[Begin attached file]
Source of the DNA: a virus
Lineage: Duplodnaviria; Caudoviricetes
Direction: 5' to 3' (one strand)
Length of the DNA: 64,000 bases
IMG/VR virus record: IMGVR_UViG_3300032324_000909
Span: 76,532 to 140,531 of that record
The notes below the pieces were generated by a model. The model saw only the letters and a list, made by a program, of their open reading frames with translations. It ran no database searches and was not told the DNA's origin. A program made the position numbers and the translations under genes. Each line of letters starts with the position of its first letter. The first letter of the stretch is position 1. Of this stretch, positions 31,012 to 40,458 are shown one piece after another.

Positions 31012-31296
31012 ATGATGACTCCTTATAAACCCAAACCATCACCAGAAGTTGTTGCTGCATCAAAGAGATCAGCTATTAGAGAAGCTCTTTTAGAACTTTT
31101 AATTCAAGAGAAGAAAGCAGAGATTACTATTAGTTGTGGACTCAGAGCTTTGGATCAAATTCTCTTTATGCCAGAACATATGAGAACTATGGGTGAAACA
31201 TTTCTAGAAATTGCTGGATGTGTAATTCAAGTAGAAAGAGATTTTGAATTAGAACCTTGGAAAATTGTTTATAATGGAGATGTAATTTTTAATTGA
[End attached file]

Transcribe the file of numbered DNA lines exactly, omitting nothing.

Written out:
Source of the DNA: a virus
Lineage: Duplodnaviria; Caudoviricetes
Direction: 5' to 3' (one strand)
Length of the DNA: 64,000 bases
IMG/VR virus record: IMGVR_UViG_3300032324_000909
Span: 76,532 to 140,531 of that record
The notes below the pieces were generated by a model. The model saw only the letters and a list, made by a program, of their open reading frames with translations. It ran no database searches and was not told the DNA's origin. A program made the position numbers and the translations under genes. Each line of letters starts with the position of its first letter. The first letter of the stretch is position 1. Of this stretch, positions 31,012 to 40,458 are shown one piece after another.

Positions 31012-31296
31012 ATGATGACTCCTTATAAACCCAAACCATCACCAGAAGTTGTTGCTGCATCAAAGAGATCAGCTATTAGAGAAGCTCTTTTAGAACTTTT
31101 AATTCAAGAGAAGAAAGCAGAGATTACTATTAGTTGTGGACTCAGAGCTTTGGATCAAATTCTCTTTATGCCAGAACATATGAGAACTATGGGTGAAACA
31201 TTTCTAGAAATTGCTGGATGTGTAATTCAAGTAGAAAGAGATTTTGAATTAGAACCTTGGAAAATTGTTTATAATGGAGATGTAATTTTTAATTGA